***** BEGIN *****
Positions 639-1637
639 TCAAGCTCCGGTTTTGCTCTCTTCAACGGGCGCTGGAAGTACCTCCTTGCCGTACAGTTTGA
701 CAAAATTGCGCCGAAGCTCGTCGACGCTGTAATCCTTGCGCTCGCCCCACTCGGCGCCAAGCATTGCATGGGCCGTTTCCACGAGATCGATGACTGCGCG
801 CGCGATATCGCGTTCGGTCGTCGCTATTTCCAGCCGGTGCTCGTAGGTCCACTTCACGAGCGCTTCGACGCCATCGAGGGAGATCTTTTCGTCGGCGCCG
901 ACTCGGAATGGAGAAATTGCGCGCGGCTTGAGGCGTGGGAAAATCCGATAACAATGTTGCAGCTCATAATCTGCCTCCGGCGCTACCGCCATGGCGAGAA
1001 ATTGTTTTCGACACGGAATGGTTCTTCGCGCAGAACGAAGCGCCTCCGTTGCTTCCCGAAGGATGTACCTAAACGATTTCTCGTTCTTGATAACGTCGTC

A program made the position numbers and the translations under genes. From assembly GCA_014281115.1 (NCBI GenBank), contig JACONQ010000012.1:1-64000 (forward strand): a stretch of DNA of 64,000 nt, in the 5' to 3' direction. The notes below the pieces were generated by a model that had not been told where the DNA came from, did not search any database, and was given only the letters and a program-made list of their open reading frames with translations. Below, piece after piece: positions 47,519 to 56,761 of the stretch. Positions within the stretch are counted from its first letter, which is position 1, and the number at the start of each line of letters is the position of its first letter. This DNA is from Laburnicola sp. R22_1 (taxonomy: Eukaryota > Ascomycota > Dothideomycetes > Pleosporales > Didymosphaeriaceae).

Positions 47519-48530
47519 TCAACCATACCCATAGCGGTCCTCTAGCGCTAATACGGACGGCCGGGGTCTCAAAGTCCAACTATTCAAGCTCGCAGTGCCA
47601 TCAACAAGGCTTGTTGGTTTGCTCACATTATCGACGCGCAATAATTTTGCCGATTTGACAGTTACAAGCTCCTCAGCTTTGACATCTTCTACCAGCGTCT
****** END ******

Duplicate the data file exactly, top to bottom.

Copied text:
Positions 639-1637
639 TCAAGCTCCGGTTTTGCTCTCTTCAACGGGCGCTGGAAGTACCTCCTTGCCGTACAGTTTGA
701 CAAAATTGCGCCGAAGCTCGTCGACGCTGTAATCCTTGCGCTCGCCCCACTCGGCGCCAAGCATTGCATGGGCCGTTTCCACGAGATCGATGACTGCGCG
801 CGCGATATCGCGTTCGGTCGTCGCTATTTCCAGCCGGTGCTCGTAGGTCCACTTCACGAGCGCTTCGACGCCATCGAGGGAGATCTTTTCGTCGGCGCCG
901 ACTCGGAATGGAGAAATTGCGCGCGGCTTGAGGCGTGGGAAAATCCGATAACAATGTTGCAGCTCATAATCTGCCTCCGGCGCTACCGCCATGGCGAGAA
1001 ATTGTTTTCGACACGGAATGGTTCTTCGCGCAGAACGAAGCGCCTCCGTTGCTTCCCGAAGGATGTACCTAAACGATTTCTCGTTCTTGATAACGTCGTC

A program made the position numbers and the translations under genes. From assembly GCA_014281115.1 (NCBI GenBank), contig JACONQ010000012.1:1-64000 (forward strand): a stretch of DNA of 64,000 nt, in the 5' to 3' direction. The notes below the pieces were generated by a model that had not been told where the DNA came from, did not search any database, and was given only the letters and a program-made list of their open reading frames with translations. Below, piece after piece: positions 47,519 to 56,761 of the stretch. Positions within the stretch are counted from its first letter, which is position 1, and the number at the start of each line of letters is the position of its first letter. This DNA is from Laburnicola sp. R22_1 (taxonomy: Eukaryota > Ascomycota > Dothideomycetes > Pleosporales > Didymosphaeriaceae).

Positions 47519-48530
47519 TCAACCATACCCATAGCGGTCCTCTAGCGCTAATACGGACGGCCGGGGTCTCAAAGTCCAACTATTCAAGCTCGCAGTGCCA
47601 TCAACAAGGCTTGTTGGTTTGCTCACATTATCGACGCGCAATAATTTTGCCGATTTGACAGTTACAAGCTCCTCAGCTTTGACATCTTCTACCAGCGTCT